ProjectEarly childhood education
Early childhood education covers the period from birth to the age of five years. Expanding early childhood care and education is one of the six ‘Education for All’ goals.
Once diagnosed with a disability, rehabilitation is often an important first step to ensure children can maximize their capabilities and have the chance to fully participate just as other children. Niketan focuses on the unique possibilities of each parent and child. Parents are part of the project and learn to stimulate the development of the child in a playful and enjoyable way. We use an approach that considers the skills children already possess and teaches the skills necessary to become independent in a certain activity at the child’s highest functional level.
The day care centres are working with a curriculum in which different developmental domains are distinguished. Although there are slightly different types or methods, most of them focus on the basic developmental domains. Developmental domains include social, emotional, cognitive, and physical growth.
We stimulate the children to develop their skills within their possibilities by using challenging toys. To help parents of complex disabled children in bonding and making contact and with their child, we teach them the Shantala massage technique. It stimulates the physical and emotional development of the child and helps to relax the complex disabled child. With the individual treatment plan we are able to follow the children closely and to anticipate during their development.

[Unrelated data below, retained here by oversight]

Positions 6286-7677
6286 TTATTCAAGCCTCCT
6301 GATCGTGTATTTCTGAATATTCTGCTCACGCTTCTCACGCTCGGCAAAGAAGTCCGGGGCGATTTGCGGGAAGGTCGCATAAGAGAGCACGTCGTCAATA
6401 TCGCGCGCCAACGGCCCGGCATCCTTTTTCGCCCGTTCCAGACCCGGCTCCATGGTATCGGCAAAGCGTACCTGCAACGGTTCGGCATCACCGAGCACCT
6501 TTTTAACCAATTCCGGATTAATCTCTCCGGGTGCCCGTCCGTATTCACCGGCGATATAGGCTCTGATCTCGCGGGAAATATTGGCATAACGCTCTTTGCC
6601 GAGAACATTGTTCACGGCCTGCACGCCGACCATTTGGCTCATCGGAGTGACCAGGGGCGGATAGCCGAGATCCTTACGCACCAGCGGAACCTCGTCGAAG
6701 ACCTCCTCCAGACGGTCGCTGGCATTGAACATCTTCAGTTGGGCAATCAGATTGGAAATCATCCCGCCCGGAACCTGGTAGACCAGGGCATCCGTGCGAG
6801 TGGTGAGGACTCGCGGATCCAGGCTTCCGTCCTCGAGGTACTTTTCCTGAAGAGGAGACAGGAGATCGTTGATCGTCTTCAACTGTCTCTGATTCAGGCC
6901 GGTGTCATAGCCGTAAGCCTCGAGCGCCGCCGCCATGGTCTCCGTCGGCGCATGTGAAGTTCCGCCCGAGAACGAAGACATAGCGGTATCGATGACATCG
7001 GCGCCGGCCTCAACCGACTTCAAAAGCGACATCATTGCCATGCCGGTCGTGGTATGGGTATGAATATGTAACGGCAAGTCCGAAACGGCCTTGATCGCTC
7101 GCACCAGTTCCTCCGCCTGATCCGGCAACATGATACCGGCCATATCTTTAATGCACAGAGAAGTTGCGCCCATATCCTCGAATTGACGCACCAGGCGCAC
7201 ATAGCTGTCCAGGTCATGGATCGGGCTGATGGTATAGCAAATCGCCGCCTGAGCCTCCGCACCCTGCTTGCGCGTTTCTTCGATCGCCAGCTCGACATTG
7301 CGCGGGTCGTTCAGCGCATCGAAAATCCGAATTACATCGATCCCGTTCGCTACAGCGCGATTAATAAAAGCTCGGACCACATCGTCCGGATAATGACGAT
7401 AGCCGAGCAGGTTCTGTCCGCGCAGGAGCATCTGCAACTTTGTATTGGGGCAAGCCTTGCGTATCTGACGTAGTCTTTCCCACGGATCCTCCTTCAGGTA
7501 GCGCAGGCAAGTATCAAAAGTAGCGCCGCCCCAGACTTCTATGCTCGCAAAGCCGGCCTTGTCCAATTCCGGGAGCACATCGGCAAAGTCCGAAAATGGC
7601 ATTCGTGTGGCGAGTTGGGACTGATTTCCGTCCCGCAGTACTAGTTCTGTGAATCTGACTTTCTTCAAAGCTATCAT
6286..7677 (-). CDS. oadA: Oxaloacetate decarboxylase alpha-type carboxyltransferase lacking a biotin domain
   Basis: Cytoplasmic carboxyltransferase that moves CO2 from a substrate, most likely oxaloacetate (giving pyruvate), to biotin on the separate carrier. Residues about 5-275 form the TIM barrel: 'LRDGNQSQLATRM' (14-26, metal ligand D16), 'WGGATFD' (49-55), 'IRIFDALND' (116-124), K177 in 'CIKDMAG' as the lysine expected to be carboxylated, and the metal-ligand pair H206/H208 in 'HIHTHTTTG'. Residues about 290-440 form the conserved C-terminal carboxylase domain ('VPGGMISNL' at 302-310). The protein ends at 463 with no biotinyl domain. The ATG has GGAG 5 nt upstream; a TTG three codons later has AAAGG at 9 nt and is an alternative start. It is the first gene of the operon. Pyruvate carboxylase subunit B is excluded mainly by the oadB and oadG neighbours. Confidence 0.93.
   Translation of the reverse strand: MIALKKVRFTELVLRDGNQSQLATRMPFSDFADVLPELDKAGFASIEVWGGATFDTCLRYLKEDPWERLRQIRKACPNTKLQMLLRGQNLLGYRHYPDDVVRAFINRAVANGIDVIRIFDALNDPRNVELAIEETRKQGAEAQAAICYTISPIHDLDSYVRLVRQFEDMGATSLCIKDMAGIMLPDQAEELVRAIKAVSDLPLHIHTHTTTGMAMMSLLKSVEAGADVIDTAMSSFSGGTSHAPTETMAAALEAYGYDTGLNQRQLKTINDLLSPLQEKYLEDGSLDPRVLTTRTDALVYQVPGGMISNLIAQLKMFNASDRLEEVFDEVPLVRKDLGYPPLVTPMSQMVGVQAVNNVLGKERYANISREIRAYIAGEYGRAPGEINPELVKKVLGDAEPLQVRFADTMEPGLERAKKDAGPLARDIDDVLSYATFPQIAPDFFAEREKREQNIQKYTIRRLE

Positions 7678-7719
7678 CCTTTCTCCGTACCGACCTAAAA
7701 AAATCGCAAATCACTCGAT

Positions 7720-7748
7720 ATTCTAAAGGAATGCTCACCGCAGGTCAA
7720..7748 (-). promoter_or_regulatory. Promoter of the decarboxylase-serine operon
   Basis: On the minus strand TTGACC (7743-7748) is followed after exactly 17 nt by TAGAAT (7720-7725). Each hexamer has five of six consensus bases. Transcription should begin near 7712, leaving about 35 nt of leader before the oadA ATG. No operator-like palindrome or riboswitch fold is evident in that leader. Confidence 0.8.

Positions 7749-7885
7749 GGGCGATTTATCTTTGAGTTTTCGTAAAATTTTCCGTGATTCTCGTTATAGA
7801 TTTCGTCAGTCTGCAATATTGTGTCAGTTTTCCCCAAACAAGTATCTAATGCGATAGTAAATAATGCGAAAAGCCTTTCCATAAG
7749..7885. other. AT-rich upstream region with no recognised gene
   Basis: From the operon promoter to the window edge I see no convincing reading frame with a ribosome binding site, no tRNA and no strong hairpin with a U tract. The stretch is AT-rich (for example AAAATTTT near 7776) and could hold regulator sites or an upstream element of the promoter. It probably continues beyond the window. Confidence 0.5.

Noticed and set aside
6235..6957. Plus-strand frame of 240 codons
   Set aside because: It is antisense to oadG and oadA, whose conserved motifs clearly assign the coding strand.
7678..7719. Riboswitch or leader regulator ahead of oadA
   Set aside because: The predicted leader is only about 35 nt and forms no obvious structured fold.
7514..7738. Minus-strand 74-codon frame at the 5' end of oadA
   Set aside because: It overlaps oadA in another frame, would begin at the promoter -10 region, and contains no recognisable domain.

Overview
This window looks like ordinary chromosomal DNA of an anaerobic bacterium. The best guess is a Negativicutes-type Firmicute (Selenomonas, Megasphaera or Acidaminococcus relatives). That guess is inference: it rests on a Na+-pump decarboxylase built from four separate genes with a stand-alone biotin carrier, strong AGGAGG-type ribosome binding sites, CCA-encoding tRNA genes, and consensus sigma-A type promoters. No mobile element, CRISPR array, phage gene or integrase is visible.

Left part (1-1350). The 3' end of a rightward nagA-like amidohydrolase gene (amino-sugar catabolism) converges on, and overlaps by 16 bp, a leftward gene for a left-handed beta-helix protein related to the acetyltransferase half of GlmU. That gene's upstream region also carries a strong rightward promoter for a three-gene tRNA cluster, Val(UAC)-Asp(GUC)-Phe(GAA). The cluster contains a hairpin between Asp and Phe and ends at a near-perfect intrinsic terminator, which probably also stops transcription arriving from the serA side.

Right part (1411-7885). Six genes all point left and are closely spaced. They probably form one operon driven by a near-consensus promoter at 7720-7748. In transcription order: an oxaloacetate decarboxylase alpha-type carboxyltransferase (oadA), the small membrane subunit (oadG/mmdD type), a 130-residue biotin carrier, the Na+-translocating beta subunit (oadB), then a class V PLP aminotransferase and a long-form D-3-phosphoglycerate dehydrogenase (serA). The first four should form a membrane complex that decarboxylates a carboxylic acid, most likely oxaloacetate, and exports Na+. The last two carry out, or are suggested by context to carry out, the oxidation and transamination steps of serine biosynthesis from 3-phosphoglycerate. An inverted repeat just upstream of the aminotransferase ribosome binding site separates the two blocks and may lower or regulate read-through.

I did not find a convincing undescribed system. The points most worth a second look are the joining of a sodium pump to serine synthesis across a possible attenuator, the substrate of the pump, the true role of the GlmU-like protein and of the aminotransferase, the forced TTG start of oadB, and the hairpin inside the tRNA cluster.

In 2019, the children are encouraged to develop their skills within their possibilities by using the ‘small steps forward model’. This model offers supervisors insight into the development of the child and the small steps that need to be taken in order to master new skills.
For example, we measured that Sifat can hold his head in balance for 3 seconds, and that Tamim can do the same for already 13 seconds. Other children are supported to roll, or to take weight on their arms. We provide physiotherapy for independent movement by strengthening muscles, reducing stiffness, or improving balance.
Assistive devices such as prone standing-frames and braces are also provided. It helps the child to strengthen his muscles, it stimulates the senses and improves physical development. It gives a new perception of the world too and improves social skills. This prepares the child for transition to less restrictive environments and activities. Physiotherapists and special needs teachers add play and other cognitive stimulation to a child’s rehabilitation program to help improve cognitive growth.